Signals from Strata + Hadoop World New York 2014

From unique data applications to factories of the future, here are key insights from Strata + Hadoop World New York 2014.

Experts from across the data world came together in New York City for Strata + Hadoop World New York 2014. Below we’ve assembled notable keynotes, interviews, and insights from the event.

Unusual data applications and the correct way to say “Hadoop”

Hadoop creator and Cloudera chief architect Doug Cutting discusses surprising data applications — from dating sites to premature babies — and he reveals the proper (but in no way required) pronunciation of “Hadoop.”

We are no longer accidentally well

We’re confronting a technology paradox, says PeaceHealth Labs’ chief medical officer Brigitte Piniewski. Our technology increases exponentially, yet people today aren’t as healthy as past generations — largely because we no longer simply encounter the nutrition and exercise we need. “It’s as if our biology has no respect for our ability to digitize our world,” Piniewski says. Reversing the trend will require community data projects that optimize our health.

Deep understanding leads to better visualizations

Miriah Meyer, assistant professor of computer science at the University of Utah, helped a scientist make a breakthrough with a visualization tool. The key? An inherent sense of what the scientist needed. “Designing visualizations for scientists is more than just about creating images,” Meyer says. “It’s about deeply understanding their problems and their experiments and their mental models.”

Empathy also has practical applications, as noted in this tweet from Farrah Bostic’s session:

20 years from now, factories will look more like data centers

Nathan Oostendorp, Sight Machine’s chief product architect and co-founder, discusses the influence data and technical infrastructure will have on manufacturing. Oostendorp says that while many companies are already gathering data “the next Industrial Revolution is about automating the collection of that data, it’s about being able to get insights out of that data that you wouldn’t be able to without a computer, and it’s about being able to do predictive and prescriptive adjustments to a manufacturing process.”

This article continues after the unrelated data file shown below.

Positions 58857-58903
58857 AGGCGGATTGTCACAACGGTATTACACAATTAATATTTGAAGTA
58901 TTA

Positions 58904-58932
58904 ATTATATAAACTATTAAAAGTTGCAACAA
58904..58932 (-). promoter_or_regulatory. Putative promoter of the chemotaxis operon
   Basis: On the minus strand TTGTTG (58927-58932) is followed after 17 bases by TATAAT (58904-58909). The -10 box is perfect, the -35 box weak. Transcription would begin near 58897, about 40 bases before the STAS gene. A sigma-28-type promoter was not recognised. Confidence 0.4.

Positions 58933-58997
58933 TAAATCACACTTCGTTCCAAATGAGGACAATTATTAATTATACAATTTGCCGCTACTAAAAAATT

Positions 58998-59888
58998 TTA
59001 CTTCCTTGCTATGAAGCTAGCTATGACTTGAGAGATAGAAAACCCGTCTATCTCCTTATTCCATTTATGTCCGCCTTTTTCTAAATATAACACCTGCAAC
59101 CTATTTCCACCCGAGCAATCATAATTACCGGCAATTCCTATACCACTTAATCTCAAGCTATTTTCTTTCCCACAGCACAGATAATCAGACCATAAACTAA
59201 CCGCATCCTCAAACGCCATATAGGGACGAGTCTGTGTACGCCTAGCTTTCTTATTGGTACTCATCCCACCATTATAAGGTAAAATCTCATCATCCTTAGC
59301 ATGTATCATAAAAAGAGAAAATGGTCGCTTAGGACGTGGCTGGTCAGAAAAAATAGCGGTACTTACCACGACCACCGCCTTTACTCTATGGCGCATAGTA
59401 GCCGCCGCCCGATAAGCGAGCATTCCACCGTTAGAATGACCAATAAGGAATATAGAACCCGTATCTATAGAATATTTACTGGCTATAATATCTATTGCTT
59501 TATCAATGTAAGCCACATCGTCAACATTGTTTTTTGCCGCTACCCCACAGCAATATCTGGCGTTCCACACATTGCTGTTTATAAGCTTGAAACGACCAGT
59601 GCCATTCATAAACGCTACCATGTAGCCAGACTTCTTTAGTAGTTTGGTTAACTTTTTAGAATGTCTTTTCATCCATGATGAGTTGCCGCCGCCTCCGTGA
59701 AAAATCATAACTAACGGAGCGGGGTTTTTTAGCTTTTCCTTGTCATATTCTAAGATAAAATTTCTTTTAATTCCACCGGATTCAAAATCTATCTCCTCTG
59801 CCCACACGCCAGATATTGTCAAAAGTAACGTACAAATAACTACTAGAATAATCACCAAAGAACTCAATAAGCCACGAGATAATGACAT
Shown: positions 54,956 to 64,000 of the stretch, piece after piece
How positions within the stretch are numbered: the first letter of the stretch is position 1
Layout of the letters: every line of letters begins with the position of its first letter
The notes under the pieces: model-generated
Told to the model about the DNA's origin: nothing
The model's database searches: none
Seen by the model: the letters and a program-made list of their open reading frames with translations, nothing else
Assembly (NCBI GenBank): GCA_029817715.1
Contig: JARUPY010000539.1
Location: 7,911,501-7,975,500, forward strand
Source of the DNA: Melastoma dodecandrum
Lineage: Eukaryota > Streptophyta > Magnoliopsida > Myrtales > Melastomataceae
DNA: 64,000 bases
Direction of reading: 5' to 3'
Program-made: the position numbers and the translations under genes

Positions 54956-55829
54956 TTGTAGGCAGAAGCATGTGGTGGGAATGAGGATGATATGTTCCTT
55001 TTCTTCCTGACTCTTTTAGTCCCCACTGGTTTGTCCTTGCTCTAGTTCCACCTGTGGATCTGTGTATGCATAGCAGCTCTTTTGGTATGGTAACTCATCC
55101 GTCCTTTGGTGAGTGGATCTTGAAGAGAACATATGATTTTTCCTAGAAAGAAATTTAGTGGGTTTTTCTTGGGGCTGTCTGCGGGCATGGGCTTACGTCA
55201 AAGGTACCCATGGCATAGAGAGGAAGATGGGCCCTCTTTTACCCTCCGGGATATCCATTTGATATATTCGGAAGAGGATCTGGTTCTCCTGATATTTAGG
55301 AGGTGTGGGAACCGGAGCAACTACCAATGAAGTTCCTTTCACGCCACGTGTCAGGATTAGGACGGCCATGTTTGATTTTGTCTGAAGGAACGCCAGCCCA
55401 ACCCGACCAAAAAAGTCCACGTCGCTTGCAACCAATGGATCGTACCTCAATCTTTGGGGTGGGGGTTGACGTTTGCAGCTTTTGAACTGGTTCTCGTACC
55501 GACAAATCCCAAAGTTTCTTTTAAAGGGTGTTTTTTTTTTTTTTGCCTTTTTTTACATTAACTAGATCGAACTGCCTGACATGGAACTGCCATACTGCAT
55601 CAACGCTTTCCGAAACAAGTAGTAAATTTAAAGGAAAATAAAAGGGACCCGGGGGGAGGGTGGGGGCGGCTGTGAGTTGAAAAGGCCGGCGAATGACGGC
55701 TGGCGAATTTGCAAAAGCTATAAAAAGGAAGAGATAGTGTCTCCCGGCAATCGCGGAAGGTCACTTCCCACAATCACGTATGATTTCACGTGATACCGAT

What is the data lake?

Edd Dumbill, vice president of strategy at Silicon Valley Data Science, talks about the potential of the “data lake” and what it will take for it to become a large-scale reality. He also compares Hadoop’s trajectory to the evolution of Linux, and he reveals the most important shift he’s seen in the data space over the last three years.

On a related note: It’s interesting to chart the maturation of ideas discussed at Strata from year to year. The following tweet is an excellent example. The data lake is now being defined by the execution, not just the concept.

Visualizations: Edge cases vs best case scenarios

Trina Chiasson, Infoactive co-founder and CEO, discusses an essential but often overlooked part of visualizations: typography. She also offers an interesting take on the idea that everyone should learn to code.

Big data and your brain are inconsistent allies

Big data would appear to offer a rational approach to problem solving, but NPR social science correspondent Shankar Vedantam says vast amounts of information do not always yield honest conclusions. Our brains make sense of the world by mapping data to theories, and when those theories are wrong we’ll sometimes disregard contrarian data instead of changing the underlying conclusions.

You can see more keynotes and interviews in our Strata + Hadoop World 2014 playlist.

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